I can’t tolerate racism. Ideologically and systemically people are still subjected to injustice simply due to the color of their skin. As someone who inherited the privileges of being a racial majority in the States (let’s just say sunlight isn’t very friendly to me), it could be so easy for me to ignore the suffering of others, so simple for me to cling to the persistent lies that “we solved racism a while ago” or that “it’s not that big of a deal” or that “the real problem is the reverse racism of affirmative action and the liberal media.” I believed all of those, once. I’ve had to repent many times of my blindness and carelessness, of my stereotypes and ignorance that contributed (and, as I’m sure I’m not perfect, still contribute) to the pain of many men and women and children, including brothers and sisters in the Church.

Because of all that, I try to call out racism whenever I see it (whether in the form of overt prejudice, unexamined assumptions, or systemic imbalance) and encourage my friends to do the same, hoping that the Church, as well as our society, will become free from the scourge of such injustice. In short: I want to absolutely crush it without compromise. I may be constitutionally required (to a degree) to allow certain organizations to hold to their gross ideologies, but I want to make sure they are at least reduced to an impotent and laughable sham.

So, I get it.

While I personally hesitate to completely equate the African-American civil rights movement with the current push for LGBTQ rights (though there are definitely similarities!), I totally understand why many frame the conversation in those terms. And I understand why, for them, there can be no compromise. I may think there is no commonality between the segregationists’ acidic trash-of-an-ideology of MLK’s time and traditional Church teaching on sexuality expressed in love and grace, but of course I wouldn’t!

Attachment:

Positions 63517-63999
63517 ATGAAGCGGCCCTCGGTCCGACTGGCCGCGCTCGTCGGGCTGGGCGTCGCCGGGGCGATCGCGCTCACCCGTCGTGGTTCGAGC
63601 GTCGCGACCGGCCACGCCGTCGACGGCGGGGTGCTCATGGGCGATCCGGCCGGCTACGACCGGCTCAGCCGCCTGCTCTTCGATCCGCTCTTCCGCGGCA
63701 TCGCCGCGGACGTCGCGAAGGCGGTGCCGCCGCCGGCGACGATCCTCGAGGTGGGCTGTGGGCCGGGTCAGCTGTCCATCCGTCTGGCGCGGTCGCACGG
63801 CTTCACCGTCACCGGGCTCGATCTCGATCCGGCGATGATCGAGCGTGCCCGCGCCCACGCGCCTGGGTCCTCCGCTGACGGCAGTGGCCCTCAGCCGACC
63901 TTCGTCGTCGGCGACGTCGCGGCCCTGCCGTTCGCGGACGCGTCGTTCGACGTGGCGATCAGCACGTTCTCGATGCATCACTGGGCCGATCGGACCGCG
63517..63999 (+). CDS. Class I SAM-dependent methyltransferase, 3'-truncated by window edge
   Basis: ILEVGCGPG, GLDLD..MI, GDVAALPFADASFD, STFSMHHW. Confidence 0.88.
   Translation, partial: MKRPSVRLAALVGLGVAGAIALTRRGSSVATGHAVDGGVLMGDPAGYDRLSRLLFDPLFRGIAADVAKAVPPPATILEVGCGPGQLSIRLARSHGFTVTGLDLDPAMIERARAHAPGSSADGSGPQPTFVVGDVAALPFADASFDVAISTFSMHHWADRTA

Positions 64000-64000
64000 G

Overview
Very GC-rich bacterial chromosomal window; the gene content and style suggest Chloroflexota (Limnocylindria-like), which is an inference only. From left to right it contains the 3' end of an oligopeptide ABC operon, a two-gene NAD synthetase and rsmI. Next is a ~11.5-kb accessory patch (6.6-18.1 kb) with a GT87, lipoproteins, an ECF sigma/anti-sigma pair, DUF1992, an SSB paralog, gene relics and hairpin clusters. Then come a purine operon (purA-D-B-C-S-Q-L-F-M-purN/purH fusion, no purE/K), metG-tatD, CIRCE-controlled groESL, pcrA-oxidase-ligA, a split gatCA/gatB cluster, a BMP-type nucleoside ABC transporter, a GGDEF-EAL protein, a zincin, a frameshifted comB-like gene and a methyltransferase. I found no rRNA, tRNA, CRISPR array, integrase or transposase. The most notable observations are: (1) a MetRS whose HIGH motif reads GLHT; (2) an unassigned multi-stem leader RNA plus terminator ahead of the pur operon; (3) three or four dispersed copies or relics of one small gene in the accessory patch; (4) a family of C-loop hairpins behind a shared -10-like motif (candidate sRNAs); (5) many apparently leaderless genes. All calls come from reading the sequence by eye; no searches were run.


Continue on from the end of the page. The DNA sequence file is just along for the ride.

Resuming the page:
Many conservative Christians exclaimed in horror when Chick-fil-A’s first amendment rights seem to be under attack, but, honestly, I wasn’t upset. If it turns out the founders of Burger King financially supported the White Supremacist party, I would seriously hope every Christian (well, everybody) would absolutely boycott them. (I actually try to avoid fast-food joints anyway, due to concerns of food quality, chemicals, and animal abuse, but for the sake of illustration…)

My concern during the whole Chick-fil-A thing (gosh I hate to bring it up again) was simply that we appeared to be on the defensive end of another zero-sum cultural land grab, which creates an atmosphere largely toxic to nuanced and peaceful dialogue. But would you want to create an atmosphere that allows White Supremacists to “nuance” their evil ideology? No, absolutely not.

So, again, I get it.

In fact, every time I think about writing a post about how I hope the zero-sum mentality doesn’t take hold of the discussion on sexuality, especially within the Church, I can never think of a convincing reason why the “affirming”* position shouldn’t want things to go that way!** It just makes a lot of sense to me.